the conventional physicists who respond, the geostationist movement will remain
suspended high above the earth, completely out of touch with terra firma.
The geostationists are the
closest thing epistemologically and psychologically to Flat-Earthers that we
find today in the Christian community. I suspect that this is why Henry Morns
stays prudently silent about them. Why invite trouble? He has enough tactical
problems in defending the six-day creation publicly without also having to fend
off reporters’ inquiries about the speed of light and the galactic spinning top.
What should we do when we
believe fervently in some idea that the modern world rejects as preposterous?
First, we should make sure that we separate what we believe about this or that
event from what we believe is taught in the Bible. The Bible has greater
authority than this or that anti-establishment thesis.
Second, if what we believe is
taught in the Bible is at the heart of our anti-establishment affirmation, then
we must make as certain as we can that the Bible really does teach the
anti-establishment position we are proclaiming.! This means that we, or some
Bible-believing specialist in Hebrew and Greek, can show that the grammar of the
various texts really does affirm our position, Then we must test the grammar
with both biblical theology and systematic theology, and then compare our
findings with biblical symbolism. If all three confirm our position – grammar,
theology, and symbolism – then we can begin to elaborate the implications of our
belief. We can begin to publish Bible specific commentaries on the topic.
Third, we must compare these
biblically derived implications with the present-day beliefs of specialists in
science, if we are discussing a scientific issue. What have conventional
scientists written on the topic? What have other scientists replied? What
anomalies exist in the currently accepted theory of the particular phenomenon?
Where is the Achilles heel of the current establishment view? Is there more than
one Achilles heel? Can our theory solve these anomalies better than rival
Thomas Kuhn argues in The
Structure of Scientific Revolutions that paradigm shifts – shifts in scientific
worldview – occur when observed anomalies can no longer be explained away
successfully by the prevailing practitioners of establishment science. This
provides an opportunity for skeptics within a scientific guild or skilled
outsiders to challenge the prevailing theory. I think he is correct on this
If he is correct, then the
geostationists have a monumental problem facing them. They argue that the
equations adopted by conventional astrophysicists apply equally well to their
own theory. But equality is not sufficient; there must be superiority in order
for a new paradigm to replace the older one. The geostationists do not point to
such superiority except on the basis of their misuse of certain biblical texts.
(See Jordan’s essay, below.) I ask the following question. So should you. What
major anomalies in establishment astrophysics have been detected that are
uniquely solvable by the geostationist theory? Kuhn’s thesis indicates that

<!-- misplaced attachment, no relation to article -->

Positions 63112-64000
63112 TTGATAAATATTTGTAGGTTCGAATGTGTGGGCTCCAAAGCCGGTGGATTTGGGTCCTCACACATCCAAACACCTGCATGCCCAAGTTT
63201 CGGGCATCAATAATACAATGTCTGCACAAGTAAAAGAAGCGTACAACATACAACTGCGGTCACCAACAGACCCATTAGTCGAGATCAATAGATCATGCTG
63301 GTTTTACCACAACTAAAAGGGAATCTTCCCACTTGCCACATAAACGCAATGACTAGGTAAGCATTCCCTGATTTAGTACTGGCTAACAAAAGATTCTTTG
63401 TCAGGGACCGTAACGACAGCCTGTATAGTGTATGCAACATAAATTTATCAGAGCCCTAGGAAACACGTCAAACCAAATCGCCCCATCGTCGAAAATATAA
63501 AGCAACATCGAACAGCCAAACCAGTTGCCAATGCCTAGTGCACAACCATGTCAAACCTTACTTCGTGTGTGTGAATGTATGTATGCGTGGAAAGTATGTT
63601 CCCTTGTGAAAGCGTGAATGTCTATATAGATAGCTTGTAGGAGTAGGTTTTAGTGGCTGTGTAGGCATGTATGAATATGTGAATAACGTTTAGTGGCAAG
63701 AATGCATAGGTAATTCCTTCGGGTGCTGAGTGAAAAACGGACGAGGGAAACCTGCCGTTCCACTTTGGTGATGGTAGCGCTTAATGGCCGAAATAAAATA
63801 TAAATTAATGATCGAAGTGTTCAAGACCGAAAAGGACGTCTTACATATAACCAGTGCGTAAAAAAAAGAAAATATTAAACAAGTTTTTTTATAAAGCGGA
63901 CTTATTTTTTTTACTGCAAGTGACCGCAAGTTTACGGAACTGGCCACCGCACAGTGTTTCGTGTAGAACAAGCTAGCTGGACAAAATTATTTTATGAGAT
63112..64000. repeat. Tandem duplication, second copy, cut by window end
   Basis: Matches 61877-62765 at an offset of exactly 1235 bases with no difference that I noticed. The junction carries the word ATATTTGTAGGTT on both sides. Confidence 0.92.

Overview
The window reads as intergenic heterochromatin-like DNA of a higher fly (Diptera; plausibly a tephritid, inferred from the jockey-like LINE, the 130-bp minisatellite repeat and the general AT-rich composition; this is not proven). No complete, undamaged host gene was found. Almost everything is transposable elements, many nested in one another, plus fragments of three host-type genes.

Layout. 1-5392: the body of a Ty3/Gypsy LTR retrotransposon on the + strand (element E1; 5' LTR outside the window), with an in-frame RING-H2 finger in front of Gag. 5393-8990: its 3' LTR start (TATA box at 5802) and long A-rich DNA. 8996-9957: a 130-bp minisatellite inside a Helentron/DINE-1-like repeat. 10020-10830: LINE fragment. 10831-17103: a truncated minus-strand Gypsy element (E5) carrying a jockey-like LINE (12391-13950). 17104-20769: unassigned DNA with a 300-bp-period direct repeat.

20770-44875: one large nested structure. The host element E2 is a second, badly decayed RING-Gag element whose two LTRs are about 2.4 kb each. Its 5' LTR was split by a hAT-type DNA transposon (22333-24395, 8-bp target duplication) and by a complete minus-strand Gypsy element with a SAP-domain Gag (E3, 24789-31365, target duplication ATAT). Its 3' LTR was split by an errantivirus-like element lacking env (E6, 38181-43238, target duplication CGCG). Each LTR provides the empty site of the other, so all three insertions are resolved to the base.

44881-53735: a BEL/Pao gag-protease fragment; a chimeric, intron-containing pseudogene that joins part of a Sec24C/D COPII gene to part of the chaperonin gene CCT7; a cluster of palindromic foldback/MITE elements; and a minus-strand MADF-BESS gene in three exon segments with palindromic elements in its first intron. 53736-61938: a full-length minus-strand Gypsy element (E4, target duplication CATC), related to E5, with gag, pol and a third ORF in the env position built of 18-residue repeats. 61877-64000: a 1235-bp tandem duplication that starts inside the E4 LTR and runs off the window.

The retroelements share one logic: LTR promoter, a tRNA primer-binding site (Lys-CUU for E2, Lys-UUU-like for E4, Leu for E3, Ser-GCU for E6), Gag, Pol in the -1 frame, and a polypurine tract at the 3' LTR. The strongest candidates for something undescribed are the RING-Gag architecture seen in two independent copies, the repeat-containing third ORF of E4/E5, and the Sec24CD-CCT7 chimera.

unless there is an overwhelming reason for a guild to shift to a new worldview –
a reason internal to the accepted prevailing standards of the guild – the shift
will not take place. The costs of such a shift are high; the expected payoff is
low. The establishment will not be moved off center. Therefore, it is not
sufficient for the geostationists to maintain that their theory is
mathematically equal to modern astrophysical theory. They must be able to
demonstrate that their theory and the mathematics that support it are far
superior to the prevailing theory.
This third stage requires one
or more scholarly journals. After several years of interaction with conventional
scholarship, and with other practitioners of the new paradigm, the promoters of
the new paradigm need to publish one or more textbooks. A stream of textbooks,
at least one per decade per academic discipline, is necessary to recruit younger
men into the fold. The fact is, until there are competing journals and competing
textbooks, the new paradigm has not even begun to approach establishment status,
i.e., has not yet come close to winning the field.
The step-by-step approach that
I have described here is what Henry Morris and the Creation Science movement
have been doing their best to achieve since the early 1960’s. They keep pointing
to anomalies in uniforrnitarian geological theory and in Darwinian biology –
anomalies that the evolutionists cannot easily explain or explain away. Morns &
Co. also suggest theoretical approaches based on the presupposition of
creationism that provide far more coherent – scientifically coherent – solutions
to these anomalies. They attempt to develop research strategies that can
demonstrate the validity of their theories. This is science. It is not a bunch
of guys sending dot-matrix letters to each other with little beyond this
message: "Their equations always fit our theory; therefore, the communications
satellites don’t fall down." To which those of us outside their sect reply:
"Does not compute."